We know we have a lot more work to do to restore the trust we have lost – and we are going to do whatever it takes to get there so that we can focus on the mission of this organization: to promote the professional and common business interests of romance writers. Our goal is to ensure the successful future of this association so it can be an even stronger, better and more inclusive professional home and advocate for romance authors.
We hope you will join us – collaboratively and productively – in rebuilding an RWA that serves its diverse and talented members well into the future. We believe this community is worth saving. (Emphasis mine.)
I see a very large and tangled problem with that goal, to rebuild RWA into a “professional home and advocate for romance authors…that serves its diverse and talented members.”
Whom does RWA serve specifically?
“Diverse and talented romance authors” is not clear enough as a definition.
. . . .
In other words, if an organization wants to change, current members often represent the past, the status quo, or perhaps the opposite of that change.
People who aren’t members, and a portion of the current membership, might represent the future, the wished-for changes, the possibility that hasn’t happened yet.
Setting aside the question of leadership for a moment (and again, the current RWA board should be removed and re-elected in its entirety) it’s important to ask over and over: whom does this organization serve?
Who is the priority?
Because it cannot be both.
If RWA serves the current membership of RWA, well, that membership contains a substantial number of people who:
openly embrace and promote racist ideologies
post on RWA Facebook pages and in internal message boards about their homophobia and racist views on people of color
write transphobic and racist articles for and letters to the Romance Writers Report
…and I could keep going but it’s depressing.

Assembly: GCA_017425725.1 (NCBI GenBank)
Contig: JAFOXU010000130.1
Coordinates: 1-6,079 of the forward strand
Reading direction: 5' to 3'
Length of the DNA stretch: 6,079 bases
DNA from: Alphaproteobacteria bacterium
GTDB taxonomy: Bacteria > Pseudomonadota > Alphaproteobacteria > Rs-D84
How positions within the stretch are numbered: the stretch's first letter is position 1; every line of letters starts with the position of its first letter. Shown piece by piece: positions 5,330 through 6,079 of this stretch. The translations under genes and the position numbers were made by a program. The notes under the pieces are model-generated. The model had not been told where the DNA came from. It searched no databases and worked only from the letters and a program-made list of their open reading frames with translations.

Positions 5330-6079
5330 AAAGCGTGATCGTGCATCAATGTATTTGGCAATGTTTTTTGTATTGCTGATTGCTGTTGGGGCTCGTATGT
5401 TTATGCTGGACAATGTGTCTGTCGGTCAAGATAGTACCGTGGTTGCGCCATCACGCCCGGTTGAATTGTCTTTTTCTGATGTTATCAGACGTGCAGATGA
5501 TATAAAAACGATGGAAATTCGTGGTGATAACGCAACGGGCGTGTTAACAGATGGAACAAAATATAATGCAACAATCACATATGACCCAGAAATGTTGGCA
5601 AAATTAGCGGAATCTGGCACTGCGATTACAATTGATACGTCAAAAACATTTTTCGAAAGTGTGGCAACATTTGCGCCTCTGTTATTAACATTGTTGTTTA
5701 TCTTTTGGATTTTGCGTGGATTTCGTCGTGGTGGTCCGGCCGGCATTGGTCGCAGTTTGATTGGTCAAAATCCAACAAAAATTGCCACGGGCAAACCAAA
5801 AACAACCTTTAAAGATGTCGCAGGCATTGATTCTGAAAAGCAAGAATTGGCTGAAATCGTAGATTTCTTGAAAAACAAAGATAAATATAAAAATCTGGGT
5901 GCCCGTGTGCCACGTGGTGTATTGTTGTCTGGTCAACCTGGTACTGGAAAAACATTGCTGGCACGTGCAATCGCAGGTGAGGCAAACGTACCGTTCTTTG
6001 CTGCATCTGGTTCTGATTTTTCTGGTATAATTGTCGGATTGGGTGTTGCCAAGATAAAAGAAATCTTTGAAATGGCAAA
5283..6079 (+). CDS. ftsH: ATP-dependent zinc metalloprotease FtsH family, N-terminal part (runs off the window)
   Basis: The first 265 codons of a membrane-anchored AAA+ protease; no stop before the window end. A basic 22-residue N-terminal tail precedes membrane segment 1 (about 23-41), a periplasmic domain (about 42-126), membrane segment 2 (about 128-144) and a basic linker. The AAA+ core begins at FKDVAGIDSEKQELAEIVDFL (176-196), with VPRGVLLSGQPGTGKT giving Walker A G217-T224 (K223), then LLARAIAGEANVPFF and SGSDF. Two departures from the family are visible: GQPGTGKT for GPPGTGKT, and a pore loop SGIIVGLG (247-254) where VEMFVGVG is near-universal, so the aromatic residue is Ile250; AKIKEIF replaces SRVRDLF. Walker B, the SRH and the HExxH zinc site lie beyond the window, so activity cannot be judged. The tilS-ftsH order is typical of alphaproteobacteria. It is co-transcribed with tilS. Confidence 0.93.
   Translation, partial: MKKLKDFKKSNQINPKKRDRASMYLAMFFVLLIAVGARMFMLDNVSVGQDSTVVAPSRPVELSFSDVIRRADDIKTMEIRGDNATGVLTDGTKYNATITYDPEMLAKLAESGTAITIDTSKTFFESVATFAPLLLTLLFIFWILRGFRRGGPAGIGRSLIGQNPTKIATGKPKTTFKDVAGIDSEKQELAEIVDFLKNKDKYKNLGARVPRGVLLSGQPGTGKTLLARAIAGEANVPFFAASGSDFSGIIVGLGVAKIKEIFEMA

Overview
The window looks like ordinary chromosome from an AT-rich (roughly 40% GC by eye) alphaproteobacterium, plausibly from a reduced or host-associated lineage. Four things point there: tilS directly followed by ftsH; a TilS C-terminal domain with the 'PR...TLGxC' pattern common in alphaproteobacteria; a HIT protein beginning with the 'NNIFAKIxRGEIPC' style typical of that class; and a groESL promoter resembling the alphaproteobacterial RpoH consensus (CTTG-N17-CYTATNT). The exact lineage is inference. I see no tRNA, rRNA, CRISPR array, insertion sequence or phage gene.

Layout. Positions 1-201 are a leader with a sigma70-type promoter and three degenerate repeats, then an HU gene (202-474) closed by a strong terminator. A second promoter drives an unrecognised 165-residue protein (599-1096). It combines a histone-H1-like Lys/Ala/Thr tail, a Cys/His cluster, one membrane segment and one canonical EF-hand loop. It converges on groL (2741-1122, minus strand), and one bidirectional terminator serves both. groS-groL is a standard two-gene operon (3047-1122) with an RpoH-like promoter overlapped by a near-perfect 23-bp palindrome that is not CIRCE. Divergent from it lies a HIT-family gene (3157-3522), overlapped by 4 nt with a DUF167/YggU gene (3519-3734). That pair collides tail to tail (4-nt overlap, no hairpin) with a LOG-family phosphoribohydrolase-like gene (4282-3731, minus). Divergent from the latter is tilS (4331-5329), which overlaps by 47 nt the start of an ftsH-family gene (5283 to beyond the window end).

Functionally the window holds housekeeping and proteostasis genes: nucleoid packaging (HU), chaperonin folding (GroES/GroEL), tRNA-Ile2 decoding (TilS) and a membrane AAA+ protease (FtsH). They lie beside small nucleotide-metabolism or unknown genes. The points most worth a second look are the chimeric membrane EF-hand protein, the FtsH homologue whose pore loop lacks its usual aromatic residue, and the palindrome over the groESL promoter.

A substantial part of the current membership of RWA is a substantial part of the problem with RWA.
If the organization wants to serve any marginalized writers, it can’t also serve that portion of the current membership. It’s impossible. One side has demonstrated in PAN forums, email messages, and social media posts that it refuses to recognize the humanity of the other, and refuses to recognize their culpability in maintaining a White supremacist, classist, heteronormative, racist culture inside RWA. Nor can it commit to changing that culture.
The organization also can’t serve marginalized writers if the leadership has a documented history of not acknowledging ethics complaints from marginalized individuals, and of publishing and allowing screeds against those individuals in print and online. RWA can’t serve anyone if the organization doesn’t fully reveal what happened in the specific case of the ethics complaint and process against Courtney Milan, and what happened to the complaints from every writer who has reported a problem.
RWA can’t maintain its current membership nor its leadership and at the same time say it’s going to rebuild. Rebuilding requires people in leadership positions who are trusted by current and prospective members. And it requires trust in fellow members of the community.
As Olivia Waite and others have pointed out, the January 9 statement from RWA was a word assemblage that scarcely resembled the appropriate level of apology, acknowledgement, and intent to act. It lists as next steps several actions they’ve already performed multiple times. More consultants, more town halls, more discussions are not going to fix RWA.
PG is 100% an outsider in this mess, but he suspects that RWA is mortally wounded. Although he has actively participated in some non-profit legal organizations having nothing to do with writing and publishing in the past, he is not in any way an expert in this field.
However, such experiential shortcomings have never prevented PG (and many others) from expressing an opinion on all sorts of subjects.